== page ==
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Monday, May 26, 2008

Hungary's Central Bank Raises Interest Rates Again in May

The Monetary Council of Hungary's central bank (NBH) decided again today to raise its benchmark rate by 25 basis points to 8.50% (I really do hope that these people know what they are doing, he says under his breath). This was the third consecutive meeting when the MPC decided on monetary tightening, but it may well now be the last such move in the mini rate hike cycle the bank started back in March. But even if there are no move moves in the pipeline it may be quite some time before the bank are able to bring rates back down again (hence my cryptic comment).

The increase brought Hungarian interest rates to their highest level since the 9.0%rate of January 2005.

The National Bank of Hungary (NBH) has also raised its forecast for 2009 annual average inflation to 4.2% from 3.6% in its latest quarterly Inflation Report released on today. This provides I think a big part of the explanation for the logic of today's decision.

Essentially it seems to me that with the forint trading band now abolished the currency will be very likely to come under sharp attack if any indication is given of downward movements (and this despite the recent record highs, which may well have been about taking the "ride up" on todays decision) and especially if Hungary's stagnant economy shows no signs of revival, which with interest rates at this level and fiscal policy tightening, and the eurozone slowing it is hard to see how it can (where would - apart from agriculture - the growth come from).

True, inflation remains stubbornly high:

but domestic demand is still declining. Retail sales, for example:

or construction:

and the rate of increase in industrial output has weakened considerably:

while GDP is now almost stationary:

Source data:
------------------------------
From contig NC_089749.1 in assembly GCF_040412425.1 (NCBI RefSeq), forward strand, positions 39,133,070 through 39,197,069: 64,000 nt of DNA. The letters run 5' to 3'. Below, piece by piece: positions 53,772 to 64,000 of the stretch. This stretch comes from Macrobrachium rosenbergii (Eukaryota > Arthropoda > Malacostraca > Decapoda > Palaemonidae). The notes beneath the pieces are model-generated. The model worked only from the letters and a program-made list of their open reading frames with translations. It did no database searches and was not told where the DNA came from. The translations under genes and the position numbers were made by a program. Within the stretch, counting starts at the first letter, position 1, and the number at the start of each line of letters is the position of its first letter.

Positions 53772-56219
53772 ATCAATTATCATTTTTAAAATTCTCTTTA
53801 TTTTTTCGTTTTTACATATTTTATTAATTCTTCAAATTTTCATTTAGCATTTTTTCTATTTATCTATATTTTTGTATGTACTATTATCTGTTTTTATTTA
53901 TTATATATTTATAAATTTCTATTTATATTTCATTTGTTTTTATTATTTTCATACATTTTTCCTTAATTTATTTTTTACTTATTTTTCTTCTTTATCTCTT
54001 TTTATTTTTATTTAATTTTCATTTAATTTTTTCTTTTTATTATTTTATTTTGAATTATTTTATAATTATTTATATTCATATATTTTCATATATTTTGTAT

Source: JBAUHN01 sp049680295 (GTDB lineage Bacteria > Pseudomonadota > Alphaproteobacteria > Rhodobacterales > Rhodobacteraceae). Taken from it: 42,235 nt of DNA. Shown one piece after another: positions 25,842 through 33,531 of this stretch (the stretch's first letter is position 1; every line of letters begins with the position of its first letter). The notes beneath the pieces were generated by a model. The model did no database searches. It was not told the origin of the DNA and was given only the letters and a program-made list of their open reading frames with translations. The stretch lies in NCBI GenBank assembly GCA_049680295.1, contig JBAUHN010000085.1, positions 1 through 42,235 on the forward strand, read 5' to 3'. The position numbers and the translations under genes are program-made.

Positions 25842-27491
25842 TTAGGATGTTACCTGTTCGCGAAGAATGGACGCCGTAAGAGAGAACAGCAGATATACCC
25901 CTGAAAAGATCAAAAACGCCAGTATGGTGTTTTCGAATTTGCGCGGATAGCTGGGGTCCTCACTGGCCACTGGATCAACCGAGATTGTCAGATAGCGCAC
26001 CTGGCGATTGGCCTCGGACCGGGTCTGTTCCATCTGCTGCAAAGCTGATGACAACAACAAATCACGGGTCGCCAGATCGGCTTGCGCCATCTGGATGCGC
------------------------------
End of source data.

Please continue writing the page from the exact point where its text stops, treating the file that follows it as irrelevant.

Anonymous said...



"Hungarians .... took out €5.9 billion in foreign currency credit in 2007 and almost nothing in forint loans"

Is the Central Bank more concerned with avoiding default on CHF/EUR loans by making the forint internationally attractive rather than trying to control domestic demand?

The start of this "mini rate hike cycle" coincided with a peak in EUR/CHF exchange rates which have now been brought down to more 'typical' levels.


Edward Hugh said...

Hello Adrian,

"Is the Central Bank more concerned with avoiding default on CHF/EUR loans by making the forint internationally attractive rather than trying to control domestic demand? "

A very interesting question. I am almost sure they are not trying to contain domestic demand here, since that is already so weak, as you can see from the charts, that it is hard to imagine anyone seriously wanting to do that.

Also, as you indicate in your quote, the aim can hardly be to contain domestic private credit, since there is so little of it which is within their power to influence.

They would probably argue they were trying to defend their credibity by "steering expectations" but it is also far from clear what this actually means in practice when you get behind the blurb.

Now I don't think that there is too much danger of large scale default on these loans in the short term in the range wihin which the forint had been fluctuating with the CHF, but I do think that you are right that they are trying to boost the forint upwards, and this for two closely associated reasons:

1/ Doing so can actually mildly push up domestic demand by making CHF loans more attractive (I fear monetary policy in Poland may well be running into much bigger problems here with a drift away from zloty borrowing and into euros, since domestic demand increases certainly could become a problem there), and it can also give households with CHF loans slightly more to spend since their monthly payments go down a bit.

2/ They are probably also hoping that upward appreciation in the forint will take some of the edge of imported inflation and slow inflation down domestically via this route.

But both of these effects are, IMHO, relatively small. Which means they are pretty much out of policy, especially if they don't plan to go on hiking. So the bottom line is that the Hungarian economy is effectively stuck in some kind of stagflationary dead-spot which no one seems to have much idea of what to do about.

Now.... in the longer term default on the forint loans will become a real concern for them, and this means that they are going to have a very hard time bringing interest rates down, and meantime the economy could literally wilt on the vine, since once the appetite for forint credit dries up, or people get nervous about lending more, we are left with neither fiscal nor monetary stimulus to come the rescue. Bleak indeed.

Anonymous said...


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